So is his strength — Thou excellest him, as in age and stature, so in strength; and it is more honourable to die by the hands of a valiant man.
 Then the men of Israel said unto Gideon, Rule thou over us, both thou, and thy son, and thy son's son also: for thou hast delivered us from the hand of Midian.
Rule — Not as a judge, for that he was already made by God; but as a king.
Thy son's son — Let the kingdom be hereditary to thee, and to thy family.
Thou hast delivered us — This miraculous and glorious deliverance by thy hands deserves no less from us.
 And Gideon said unto them, I will not rule over you, neither shall my son rule over you: the LORD shall rule over you.
I will not rule — As a king.
The Lord shall rule — In a special manner, as he hath hitherto done, by judges, whom God particularly appointed and directed, even by Urim and Thummim, and assisted upon all occasions; whereas Kings had only a general dependance upon God.
 And Gideon said unto them, I would desire a request of you, that ye would give me every man the earrings of his prey. (For they had golden earrings, because they were Ishmaelites.)
Ishmaelites — A mixture of people all called by one general name, Ishmaelites or Arabians, who used to wear ear-rings; but the greatest, and the ruling part of them were Midianites.
 And Gideon made an ephod thereof, and put it in his city, even in Ophrah: and all Israel went thither a whoring after it: which thing became a snare unto Gideon, and to his house.
Thereof — Not of all of it; for then it would have been too heavy for use; but of part of it, the rest being probably employed about other things appertaining to it; which elsewhere are comprehended under the name of the ephod, as chap. 17:5.
Put it — Not as a monument of the victory, for such monuments were neither proper nor usual; but for religious use, for which alone the ephod was appointed. The case seems to be this; Gideon having by God's command erected an altar in his own city, Ophrah, ch. 1 Samuel 26:6,9, and it might seen necessary for the judge to have this at hand, that he might consult with God upon all occasions.
Went a whoring — Committed idolatry with it; or went thither to enquire the will of God; whereby they were drawn from the true ephod, instituted by God for this end, which was to be worn by the high-priest only.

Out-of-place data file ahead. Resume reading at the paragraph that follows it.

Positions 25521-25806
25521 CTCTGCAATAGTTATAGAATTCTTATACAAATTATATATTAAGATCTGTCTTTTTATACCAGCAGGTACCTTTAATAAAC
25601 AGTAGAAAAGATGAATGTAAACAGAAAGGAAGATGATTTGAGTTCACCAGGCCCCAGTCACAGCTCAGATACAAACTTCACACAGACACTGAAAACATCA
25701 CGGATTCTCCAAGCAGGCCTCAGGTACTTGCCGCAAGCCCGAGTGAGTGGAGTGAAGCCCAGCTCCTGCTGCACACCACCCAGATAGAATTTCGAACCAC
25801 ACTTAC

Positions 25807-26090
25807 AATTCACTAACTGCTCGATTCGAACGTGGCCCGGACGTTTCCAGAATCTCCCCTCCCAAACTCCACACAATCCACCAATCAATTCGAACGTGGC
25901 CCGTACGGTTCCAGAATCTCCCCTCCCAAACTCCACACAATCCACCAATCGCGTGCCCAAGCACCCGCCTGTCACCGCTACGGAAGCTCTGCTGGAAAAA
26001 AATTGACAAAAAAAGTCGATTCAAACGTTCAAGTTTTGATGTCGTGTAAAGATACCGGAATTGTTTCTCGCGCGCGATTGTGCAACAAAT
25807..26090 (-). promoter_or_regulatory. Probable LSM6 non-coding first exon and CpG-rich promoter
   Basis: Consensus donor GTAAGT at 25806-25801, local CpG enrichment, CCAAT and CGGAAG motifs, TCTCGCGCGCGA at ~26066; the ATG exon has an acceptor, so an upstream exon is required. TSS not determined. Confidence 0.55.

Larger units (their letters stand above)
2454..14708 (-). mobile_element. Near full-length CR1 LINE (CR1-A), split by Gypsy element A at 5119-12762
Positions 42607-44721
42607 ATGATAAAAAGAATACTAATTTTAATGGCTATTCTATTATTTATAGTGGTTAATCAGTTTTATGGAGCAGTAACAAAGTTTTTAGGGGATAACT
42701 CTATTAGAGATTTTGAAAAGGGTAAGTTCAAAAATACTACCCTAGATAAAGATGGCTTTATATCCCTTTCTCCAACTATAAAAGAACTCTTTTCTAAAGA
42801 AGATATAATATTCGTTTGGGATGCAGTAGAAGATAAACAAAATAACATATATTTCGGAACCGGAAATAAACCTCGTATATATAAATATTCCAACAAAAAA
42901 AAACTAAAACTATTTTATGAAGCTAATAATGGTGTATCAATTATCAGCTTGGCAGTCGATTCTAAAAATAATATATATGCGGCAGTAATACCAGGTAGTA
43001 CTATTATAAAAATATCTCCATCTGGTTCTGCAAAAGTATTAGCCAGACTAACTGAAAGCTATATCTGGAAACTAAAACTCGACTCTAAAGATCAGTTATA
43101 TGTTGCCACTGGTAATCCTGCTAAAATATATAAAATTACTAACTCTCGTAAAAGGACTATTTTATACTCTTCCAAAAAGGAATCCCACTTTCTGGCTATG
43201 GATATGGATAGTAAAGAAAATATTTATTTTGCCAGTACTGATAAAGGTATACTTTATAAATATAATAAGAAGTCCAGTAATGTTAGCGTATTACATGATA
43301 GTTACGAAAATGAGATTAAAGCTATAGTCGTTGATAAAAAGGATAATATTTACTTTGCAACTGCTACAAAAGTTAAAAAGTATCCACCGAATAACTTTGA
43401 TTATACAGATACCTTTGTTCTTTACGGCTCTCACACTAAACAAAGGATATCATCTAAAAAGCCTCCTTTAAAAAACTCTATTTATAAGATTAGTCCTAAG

A snare — An occasion of sin and ruin to him and his, as the next chapter sheweth. Though Gideon was a good man, and did this with an honest mind, and a desire to set up religion in his own city and family; yet here seem to be many sins in it; 1. Superstition and will-worship, worshipping God by a device of his own, which was expressly forbidden. 2. Presumption, in wearing or causing other priests to wear this kind of ephod, which was peculiar to the high-priest. 3. Transgression of a plain command, of worshipping God ordinarily but at one place, and one altar, Deuteronomy 12:5,11,14. 4. Making a division among the people. 5. Laying a stumbling-block, or an occasion of idolatry before that people, whom he knew to be too prone to it.
 Thus was Midian subdued before the children of Israel, so that they lifted up their heads no more. And the country was in quietness forty years in the days of Gideon.
Lifted up their head — That is, recovered not their former strength or courage, so as to conquer or oppress others.
Forty years — To the fortieth year, from the beginning of the Midianitish oppression.
The days, … — As long as Gideon lived.
 And Jerubbaal the son of Joash went and dwelt in his own house.
His own house — Not in his father's house; as he did before; nor yet in a court like a king, as the people desired; but in a middle state, as a judge for the preservation and maintenance of their religion and liberties.
 And his concubine that was in Shechem, she also bare him a son, whose name he called Abimelech.
Shechem — She dwelt there, and he often came thither, either to execute judgment, or upon other occasions.
Abimelech — That is, my father the king; so he called him, probably, to gratify his concubine, who desired it either out of pride, or design.
 And Gideon the son of Joash died in a good old age, and was buried in the sepulchre of Joash his father, in Ophrah of the Abiezrites.
A good old age — His long life being crowned with the continuance of honour, tranquility, and happiness.
 And it came to pass, as soon as Gideon was dead, that the children of Israel turned again, and went a whoring after Baalim, and made Baalberith their god.
As soon as, … — Whereby we see the temper of this people, who did no longer cleave to God, than they were in a manner constrained to it, by the presence and authority of their judges.
Baalim — This was the general name including all their idols, one of which here follows.
Baal-berith — That is, the Lord of the covenant; so called, either from the covenant wherewith the worshippers of this god bound themselves to maintain his worship, or to defend one another therein; or rather, because he was reputed the god and judge of all covenants, and promises, and contracts, to whom it belonged to maintain them, and to punish the violaters of them; and such a god both the Grecians and the Romans had.